The Dominion Post
What Netflix isn’t showing Kiwis
While Netflix’s New Zealand service has greatly improved since its debut in 2015, there are still frequent complaints about shows and movies we’re missing out on that are available to US subscribers.
Some of that is down to complicated global rights deals and ownership of certain titles by other services or broadcasters (TVNZ, for instance is the home of Friends), but there are a few whose absence aren’t immediately obvious.
After comparing the current lineups, Stuff has singled out 10 Netflix US viewing options we’d love to see here asap, especially given the latest news that it’s hiking prices by up to 19 per cent.
David Lynch’s wild and wacky 1990 drama entranced and confused. It saw
FBI Agent Dale
Cooper (Kyle MacLachlan) attempting to solve the murder of Laura Palmer. American Netflix subscribers can binge-watch to their heart’s content, but
Kiwis have to take their chances on finding a DVD or Blu-Ray boxset.
While there’s been a lot of angst about the absence of another 90s sitcom beginning with F on our service, the bigger crime is that it’s almost impossible to watch any of the 11 seasons of this erudite comedy on our shores.
A Cheers spin-off that surpassed its predecessor the misadventures of a Seattle radio psychiatrist, his sensitive younger brother and his former policeman father feature some of the funniest writing ever to grace US prime-time.
While Americans can watch as much of this classic 1970s sitcom as their heart desires, New Zealanders can only watch the occasional episode via Sky TV’s Jones! Channel. Netflix has slowly been improving our access to its Brit comedy back catalogue, but this is definitely a glaring omission at this point.
He’s the greatest, he’s fantastic, wherever there is a trouble, he’ll be there – except not in New Zealand. Yes, Kiwi Generation Xers will have to find alternative ways to introduce their offspring to this brilliant staple of 1980s kids’ TV. David Jason provided the vocals for our eye-patched rodent hero in this hilarious animated spoof of James Bond and other British spy stories.
Many prefer Ricky Gervais’ debut sitcom The Office, but this series set in the entertainment industry is truly his finest work. Featuring memorable cameos from everyone from Daniel Radcliffe to Patrick Stewart, David Bowie and Kate Winslet, it focuses on the misadventures of Gervais’ hapless Andy Millman. It used to be available to watch in many places, now it’s getting really hard to find.
The Third Man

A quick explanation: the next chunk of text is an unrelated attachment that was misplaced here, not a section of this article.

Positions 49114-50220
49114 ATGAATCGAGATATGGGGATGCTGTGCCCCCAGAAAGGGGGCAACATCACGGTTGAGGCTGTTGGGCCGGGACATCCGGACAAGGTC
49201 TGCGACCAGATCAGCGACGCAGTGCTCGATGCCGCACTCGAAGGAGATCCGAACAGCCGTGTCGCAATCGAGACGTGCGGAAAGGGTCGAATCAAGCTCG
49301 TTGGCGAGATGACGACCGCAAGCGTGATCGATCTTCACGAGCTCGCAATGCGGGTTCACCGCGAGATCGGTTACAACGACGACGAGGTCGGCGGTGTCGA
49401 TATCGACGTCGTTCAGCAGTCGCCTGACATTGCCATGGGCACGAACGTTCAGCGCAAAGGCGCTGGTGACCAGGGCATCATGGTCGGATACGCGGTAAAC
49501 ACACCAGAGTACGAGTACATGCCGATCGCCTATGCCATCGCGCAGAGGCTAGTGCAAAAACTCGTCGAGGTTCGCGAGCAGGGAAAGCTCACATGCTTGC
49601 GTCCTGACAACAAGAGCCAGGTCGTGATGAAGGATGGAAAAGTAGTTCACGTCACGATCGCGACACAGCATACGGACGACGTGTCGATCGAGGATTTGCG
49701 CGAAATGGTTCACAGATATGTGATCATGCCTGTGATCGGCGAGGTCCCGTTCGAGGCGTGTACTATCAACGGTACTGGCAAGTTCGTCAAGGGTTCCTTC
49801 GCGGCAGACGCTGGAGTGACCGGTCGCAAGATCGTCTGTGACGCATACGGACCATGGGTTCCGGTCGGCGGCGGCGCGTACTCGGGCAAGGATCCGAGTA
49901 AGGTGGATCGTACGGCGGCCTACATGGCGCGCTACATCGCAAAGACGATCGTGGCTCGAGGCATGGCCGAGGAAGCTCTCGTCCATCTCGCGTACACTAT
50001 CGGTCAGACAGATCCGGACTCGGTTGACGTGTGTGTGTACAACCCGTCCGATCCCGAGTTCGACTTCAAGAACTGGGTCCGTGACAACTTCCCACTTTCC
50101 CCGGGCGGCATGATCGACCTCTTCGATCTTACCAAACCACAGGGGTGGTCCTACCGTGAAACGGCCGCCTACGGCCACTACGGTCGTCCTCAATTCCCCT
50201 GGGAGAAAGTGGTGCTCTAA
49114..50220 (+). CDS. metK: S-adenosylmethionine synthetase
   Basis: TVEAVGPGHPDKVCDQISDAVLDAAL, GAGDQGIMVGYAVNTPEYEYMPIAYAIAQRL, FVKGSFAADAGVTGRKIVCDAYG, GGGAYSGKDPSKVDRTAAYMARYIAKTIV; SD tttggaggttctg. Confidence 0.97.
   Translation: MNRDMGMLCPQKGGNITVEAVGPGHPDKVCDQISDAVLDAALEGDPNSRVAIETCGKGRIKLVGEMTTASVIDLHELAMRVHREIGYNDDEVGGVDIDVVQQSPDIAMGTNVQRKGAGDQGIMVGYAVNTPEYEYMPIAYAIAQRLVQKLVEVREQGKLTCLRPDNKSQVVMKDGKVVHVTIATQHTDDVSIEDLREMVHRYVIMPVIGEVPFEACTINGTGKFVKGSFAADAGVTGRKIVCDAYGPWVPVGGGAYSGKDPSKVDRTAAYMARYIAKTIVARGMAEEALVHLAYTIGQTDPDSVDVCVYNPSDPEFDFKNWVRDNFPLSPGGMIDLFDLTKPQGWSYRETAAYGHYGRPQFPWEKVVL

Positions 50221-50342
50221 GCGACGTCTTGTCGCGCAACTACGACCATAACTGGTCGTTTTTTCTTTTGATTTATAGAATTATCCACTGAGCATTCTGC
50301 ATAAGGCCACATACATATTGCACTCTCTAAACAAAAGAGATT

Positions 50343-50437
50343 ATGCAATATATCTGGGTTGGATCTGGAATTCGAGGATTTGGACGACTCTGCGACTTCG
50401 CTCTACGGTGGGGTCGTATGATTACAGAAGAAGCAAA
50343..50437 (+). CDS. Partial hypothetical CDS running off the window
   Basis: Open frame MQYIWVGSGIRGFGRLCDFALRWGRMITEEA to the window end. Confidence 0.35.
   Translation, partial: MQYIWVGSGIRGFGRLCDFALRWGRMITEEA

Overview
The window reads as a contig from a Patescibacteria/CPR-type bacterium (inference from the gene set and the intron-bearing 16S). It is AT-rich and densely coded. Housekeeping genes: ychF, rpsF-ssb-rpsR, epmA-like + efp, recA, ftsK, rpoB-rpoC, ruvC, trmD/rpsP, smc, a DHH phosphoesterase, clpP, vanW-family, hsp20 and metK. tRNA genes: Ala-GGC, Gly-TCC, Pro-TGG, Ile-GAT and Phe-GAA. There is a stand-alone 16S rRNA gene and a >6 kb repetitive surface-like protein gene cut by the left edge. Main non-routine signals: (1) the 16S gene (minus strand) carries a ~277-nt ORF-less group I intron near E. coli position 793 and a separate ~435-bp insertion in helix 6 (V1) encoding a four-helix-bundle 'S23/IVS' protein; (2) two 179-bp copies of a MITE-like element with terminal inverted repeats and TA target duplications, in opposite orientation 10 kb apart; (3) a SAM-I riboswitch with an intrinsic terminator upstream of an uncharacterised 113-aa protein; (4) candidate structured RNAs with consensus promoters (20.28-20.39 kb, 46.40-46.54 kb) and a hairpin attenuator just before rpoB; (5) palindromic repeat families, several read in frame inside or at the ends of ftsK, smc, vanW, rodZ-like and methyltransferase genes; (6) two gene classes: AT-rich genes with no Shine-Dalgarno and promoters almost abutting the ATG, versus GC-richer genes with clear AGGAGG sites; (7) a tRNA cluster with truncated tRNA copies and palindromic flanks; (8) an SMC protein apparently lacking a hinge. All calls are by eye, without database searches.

The absence of Carol Reed’s 1949 Vienna-set noir from our Netflix service is part of an unfortunate trend.
While the US lineup is dotted with classic cinema, you’ll struggle to find anything before 1980 on ours. Sadly, it’s reflective of most of the streaming services available to Kiwis.
Yes, you can find it here on Neon, but really the lack of Disney movies on NZ Netflix (a situation that’s unlikely to improve with the imminent arrival of Disney+ in the US one suspects) is one of the chief bugbears for parents. And with a live-action version of this 1998 tale, filmed partly in our backyard, due to hit cinema screens in 2020, now would be the perfect time for Netflix to splash the cash and rectify things.
OK Netflix, so you’re more than happy to give us your 2018 reboot of these classic 1970s canine capers, but you won’t give us the originals like our US counterparts? Dog-gone it!
Films like 1974’s Benji, 1977’s For the Love of Benji and yes 1978’s Benji’s Very Own Christmas Story were beloved by a generation as they cheered on the heroic rescue dog. Without them there would have been no The Littlest Hobo – and we all know how important that was to Kiwi kids.
The absence of this 1967 Oscarwinner from our selections is really a bit of an outrage.
Dustin Hoffman plays the feckless Benjamin Braddock who is seduced by an older woman, only to fall in love with her daughter. Simon and Garfunkel provide the soundtrack.
So you can watch just about any John Hughes movie you want in multiple places, but finding a way to watch this brilliantly subversive 1989 high school black comedy in New Zealand is just about impossible? That’s madness. Stranger Things’ Winona Ryder and a creepy Christian Slater were at their absolute best in this revenge tale that’s meaner than Mean Girls.